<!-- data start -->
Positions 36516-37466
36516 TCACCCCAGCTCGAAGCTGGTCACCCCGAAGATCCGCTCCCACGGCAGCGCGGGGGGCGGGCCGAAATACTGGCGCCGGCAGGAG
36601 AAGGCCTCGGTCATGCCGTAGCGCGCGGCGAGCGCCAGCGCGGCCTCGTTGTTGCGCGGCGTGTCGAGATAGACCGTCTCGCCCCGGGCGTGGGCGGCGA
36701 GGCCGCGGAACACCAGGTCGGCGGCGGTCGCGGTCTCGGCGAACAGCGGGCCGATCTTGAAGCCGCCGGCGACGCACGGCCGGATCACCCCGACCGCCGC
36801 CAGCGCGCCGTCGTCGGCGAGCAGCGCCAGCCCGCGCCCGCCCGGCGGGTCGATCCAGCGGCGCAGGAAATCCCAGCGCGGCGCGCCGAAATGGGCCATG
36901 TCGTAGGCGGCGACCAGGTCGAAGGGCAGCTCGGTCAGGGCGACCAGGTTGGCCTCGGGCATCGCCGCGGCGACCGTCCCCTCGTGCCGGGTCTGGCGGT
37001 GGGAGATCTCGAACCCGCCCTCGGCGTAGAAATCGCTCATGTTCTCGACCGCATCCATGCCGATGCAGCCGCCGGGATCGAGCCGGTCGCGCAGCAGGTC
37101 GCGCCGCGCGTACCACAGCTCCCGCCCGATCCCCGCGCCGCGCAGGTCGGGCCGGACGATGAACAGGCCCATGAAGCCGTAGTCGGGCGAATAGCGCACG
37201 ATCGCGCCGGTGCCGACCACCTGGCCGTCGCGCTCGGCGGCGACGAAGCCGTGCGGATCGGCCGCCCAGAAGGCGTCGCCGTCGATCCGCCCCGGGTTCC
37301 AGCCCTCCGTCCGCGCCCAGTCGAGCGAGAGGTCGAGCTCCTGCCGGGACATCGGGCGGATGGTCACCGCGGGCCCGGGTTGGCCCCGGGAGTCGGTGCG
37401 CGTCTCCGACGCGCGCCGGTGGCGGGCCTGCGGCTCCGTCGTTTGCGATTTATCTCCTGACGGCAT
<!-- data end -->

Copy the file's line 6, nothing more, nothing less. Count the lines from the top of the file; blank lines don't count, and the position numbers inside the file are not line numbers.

36901 TCGTAGGCGGCGACCAGGTCGAAGGGCAGCTCGGTCAGGGCGACCAGGTTGGCCTCGGGCATCGCCGCGGCGACCGTCCCCTCGTGCCGGGTCTGGCGGT